Peptide Stability Is Important but Not a General Requirement for Antimicrobial and Antibiofilm Activity in Vitro and in Vivo

Aaron P. Decker, Yajuan Su, Biswajit Mishra, Atul Verma, Tamara Lushnikova, Jingwei Xie, Guangshun Wang

Research output: Contribution to journalArticlepeer-review

1 Scopus citations


Peptide stability to proteases has been a major requirement for developing peptide therapeutics. This study investigates the effects of peptide stability on antimicrobial and antibiofilm activity under various conditions. For this purpose, two human cathelicidin-derived peptides differing in stability to proteases were utilized. While GF-17, a peptide derived from the major antimicrobial region of human LL-37, can be rapidly cleaved by proteases, the engineered peptide 17BIPHE2 is resistant to multiple proteases. In the standard antimicrobial susceptibility, killing kinetics, and membrane permeabilization assays conducted in vitro using planktonic bacteria, these two peptides displayed similar potency. The two peptides were also similarly active against methicillin-resistant Staphylococcus aureus (MRSA) USA300 prior to biofilm formation. However, 17BIPHE2 was superior to GF-17 in disrupting preformed biofilms probably due to both enhanced stability and slightly higher DNA binding capacity. In a wax moth model, 17BIPHE2 better protected insects from MRSA infection-caused death than GF-17, consistent with the slower degradation of 17BIPHE2 than GF-17. Here, peptide antimicrobial activity was found to be critical for in vivo efficacy. When incorporated in the nanofiber/microneedle delivery device, GF-17 and 17BIPHE2 displayed a similar effect in eliminating MRSA in murine chronic wounds, underscoring the advantage of nanofibers in protecting the peptide from degradation. Since nanoformulation can ease the requirement of peptide stability, it opens the door to a direct use of natural peptides or their cocktails for antimicrobial treatment, accelerating the search of effective antibiofilm peptides to treat chronic wounds.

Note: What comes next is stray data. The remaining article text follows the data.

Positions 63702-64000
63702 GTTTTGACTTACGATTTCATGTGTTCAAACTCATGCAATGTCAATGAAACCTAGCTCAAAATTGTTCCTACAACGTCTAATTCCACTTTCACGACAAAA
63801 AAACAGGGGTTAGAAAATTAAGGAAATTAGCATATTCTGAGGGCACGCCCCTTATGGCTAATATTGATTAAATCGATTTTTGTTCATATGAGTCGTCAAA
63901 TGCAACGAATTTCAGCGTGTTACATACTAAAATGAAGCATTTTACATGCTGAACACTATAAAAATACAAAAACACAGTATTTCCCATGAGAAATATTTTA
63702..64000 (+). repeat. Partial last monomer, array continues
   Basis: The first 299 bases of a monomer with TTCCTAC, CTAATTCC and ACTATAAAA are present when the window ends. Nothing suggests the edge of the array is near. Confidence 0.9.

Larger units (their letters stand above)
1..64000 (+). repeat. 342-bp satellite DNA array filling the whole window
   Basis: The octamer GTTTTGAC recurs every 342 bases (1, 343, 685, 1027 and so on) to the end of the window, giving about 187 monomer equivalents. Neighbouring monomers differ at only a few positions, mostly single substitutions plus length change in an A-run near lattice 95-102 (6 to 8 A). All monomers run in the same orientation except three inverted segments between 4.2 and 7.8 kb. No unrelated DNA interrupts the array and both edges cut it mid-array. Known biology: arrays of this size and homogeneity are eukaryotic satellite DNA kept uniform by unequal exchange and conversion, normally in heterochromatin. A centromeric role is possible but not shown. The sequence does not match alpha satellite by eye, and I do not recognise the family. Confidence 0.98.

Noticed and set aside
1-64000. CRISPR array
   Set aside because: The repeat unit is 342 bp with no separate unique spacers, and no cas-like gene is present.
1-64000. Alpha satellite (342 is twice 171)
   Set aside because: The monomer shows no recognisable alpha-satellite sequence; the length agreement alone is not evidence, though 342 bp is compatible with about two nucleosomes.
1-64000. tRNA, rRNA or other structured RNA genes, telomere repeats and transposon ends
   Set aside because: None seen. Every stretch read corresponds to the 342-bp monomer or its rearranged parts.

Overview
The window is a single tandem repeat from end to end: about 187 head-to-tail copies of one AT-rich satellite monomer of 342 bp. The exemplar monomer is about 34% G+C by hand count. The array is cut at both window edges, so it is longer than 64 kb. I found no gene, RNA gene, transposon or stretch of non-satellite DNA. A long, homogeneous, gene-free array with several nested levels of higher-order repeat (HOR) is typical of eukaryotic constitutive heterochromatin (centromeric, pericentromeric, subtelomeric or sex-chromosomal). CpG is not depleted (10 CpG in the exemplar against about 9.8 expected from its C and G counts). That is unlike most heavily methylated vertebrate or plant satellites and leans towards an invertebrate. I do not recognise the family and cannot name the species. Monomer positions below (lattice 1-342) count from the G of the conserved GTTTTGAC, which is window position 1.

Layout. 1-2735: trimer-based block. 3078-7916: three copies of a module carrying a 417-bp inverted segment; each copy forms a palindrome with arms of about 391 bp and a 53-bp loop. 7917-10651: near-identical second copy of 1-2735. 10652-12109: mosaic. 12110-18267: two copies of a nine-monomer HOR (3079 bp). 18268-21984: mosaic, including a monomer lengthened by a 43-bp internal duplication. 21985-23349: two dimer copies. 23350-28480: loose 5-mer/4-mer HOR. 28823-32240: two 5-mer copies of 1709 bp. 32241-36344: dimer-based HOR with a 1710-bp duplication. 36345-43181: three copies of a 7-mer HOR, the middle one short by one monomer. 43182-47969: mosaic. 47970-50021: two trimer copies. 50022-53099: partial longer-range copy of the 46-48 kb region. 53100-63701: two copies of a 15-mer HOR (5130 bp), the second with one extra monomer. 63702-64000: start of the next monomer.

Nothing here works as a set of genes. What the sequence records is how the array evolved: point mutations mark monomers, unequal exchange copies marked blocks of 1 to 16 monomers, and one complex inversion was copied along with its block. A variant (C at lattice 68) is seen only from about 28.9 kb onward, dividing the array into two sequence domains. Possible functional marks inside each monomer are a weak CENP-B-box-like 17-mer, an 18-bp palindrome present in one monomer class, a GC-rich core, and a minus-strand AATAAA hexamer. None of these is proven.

Original languageEnglish (US)
Pages (from-to)738-749
Number of pages12
JournalMolecular Pharmaceutics
Issue number1
StatePublished - Jan 2 2023


  • LL-37
  • MRSA
  • antimicrobial susceptibility
  • biofilms
  • peptide stability
  • wound healing

ASJC Scopus subject areas

  • Molecular Medicine
  • Pharmaceutical Science
  • Drug Discovery


Dive into the research topics of 'Peptide Stability Is Important but Not a General Requirement for Antimicrobial and Antibiofilm Activity in Vitro and in Vivo'. Together they form a unique fingerprint.

Cite this